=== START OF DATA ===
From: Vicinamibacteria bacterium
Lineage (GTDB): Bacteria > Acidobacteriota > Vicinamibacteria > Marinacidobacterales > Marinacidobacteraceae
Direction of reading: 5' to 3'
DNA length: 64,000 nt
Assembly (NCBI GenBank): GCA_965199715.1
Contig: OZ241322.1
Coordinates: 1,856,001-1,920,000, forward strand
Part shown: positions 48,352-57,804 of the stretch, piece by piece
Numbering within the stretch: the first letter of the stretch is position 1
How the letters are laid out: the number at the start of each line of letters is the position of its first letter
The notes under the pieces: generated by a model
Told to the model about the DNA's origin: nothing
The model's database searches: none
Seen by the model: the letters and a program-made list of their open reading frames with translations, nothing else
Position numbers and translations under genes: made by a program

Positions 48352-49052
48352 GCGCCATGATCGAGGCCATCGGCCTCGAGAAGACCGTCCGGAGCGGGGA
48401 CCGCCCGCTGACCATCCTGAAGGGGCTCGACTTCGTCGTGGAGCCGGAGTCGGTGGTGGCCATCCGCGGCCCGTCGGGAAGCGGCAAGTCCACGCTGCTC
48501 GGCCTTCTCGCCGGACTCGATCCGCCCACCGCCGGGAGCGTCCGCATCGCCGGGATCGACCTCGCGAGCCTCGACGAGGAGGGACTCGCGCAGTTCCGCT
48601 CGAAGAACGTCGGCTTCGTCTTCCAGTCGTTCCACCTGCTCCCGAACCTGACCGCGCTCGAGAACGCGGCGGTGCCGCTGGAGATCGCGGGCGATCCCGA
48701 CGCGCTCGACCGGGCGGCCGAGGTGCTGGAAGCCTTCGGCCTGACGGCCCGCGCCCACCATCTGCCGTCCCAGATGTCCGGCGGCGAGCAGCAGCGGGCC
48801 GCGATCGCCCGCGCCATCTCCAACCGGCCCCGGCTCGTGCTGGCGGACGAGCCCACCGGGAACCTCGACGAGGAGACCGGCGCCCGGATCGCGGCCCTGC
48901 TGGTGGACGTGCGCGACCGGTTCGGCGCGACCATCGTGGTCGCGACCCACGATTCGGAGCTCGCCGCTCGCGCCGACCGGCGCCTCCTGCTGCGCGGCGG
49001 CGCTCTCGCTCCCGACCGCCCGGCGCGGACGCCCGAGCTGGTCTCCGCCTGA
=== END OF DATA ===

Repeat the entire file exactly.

From: Vicinamibacteria bacterium
Lineage (GTDB): Bacteria > Acidobacteriota > Vicinamibacteria > Marinacidobacterales > Marinacidobacteraceae
Direction of reading: 5' to 3'
DNA length: 64,000 nt
Assembly (NCBI GenBank): GCA_965199715.1
Contig: OZ241322.1
Coordinates: 1,856,001-1,920,000, forward strand
Part shown: positions 48,352-57,804 of the stretch, piece by piece
Numbering within the stretch: the first letter of the stretch is position 1
How the letters are laid out: the number at the start of each line of letters is the position of its first letter
The notes under the pieces: generated by a model
Told to the model about the DNA's origin: nothing
The model's database searches: none
Seen by the model: the letters and a program-made list of their open reading frames with translations, nothing else
Position numbers and translations under genes: made by a program

Positions 48352-49052
48352 GCGCCATGATCGAGGCCATCGGCCTCGAGAAGACCGTCCGGAGCGGGGA
48401 CCGCCCGCTGACCATCCTGAAGGGGCTCGACTTCGTCGTGGAGCCGGAGTCGGTGGTGGCCATCCGCGGCCCGTCGGGAAGCGGCAAGTCCACGCTGCTC
48501 GGCCTTCTCGCCGGACTCGATCCGCCCACCGCCGGGAGCGTCCGCATCGCCGGGATCGACCTCGCGAGCCTCGACGAGGAGGGACTCGCGCAGTTCCGCT
48601 CGAAGAACGTCGGCTTCGTCTTCCAGTCGTTCCACCTGCTCCCGAACCTGACCGCGCTCGAGAACGCGGCGGTGCCGCTGGAGATCGCGGGCGATCCCGA
48701 CGCGCTCGACCGGGCGGCCGAGGTGCTGGAAGCCTTCGGCCTGACGGCCCGCGCCCACCATCTGCCGTCCCAGATGTCCGGCGGCGAGCAGCAGCGGGCC
48801 GCGATCGCCCGCGCCATCTCCAACCGGCCCCGGCTCGTGCTGGCGGACGAGCCCACCGGGAACCTCGACGAGGAGACCGGCGCCCGGATCGCGGCCCTGC
48901 TGGTGGACGTGCGCGACCGGTTCGGCGCGACCATCGTGGTCGCGACCCACGATTCGGAGCTCGCCGCTCGCGCCGACCGGCGCCTCCTGCTGCGCGGCGG
49001 CGCTCTCGCTCCCGACCGCCCGGCGCGGACGCCCGAGCTGGTCTCCGCCTGA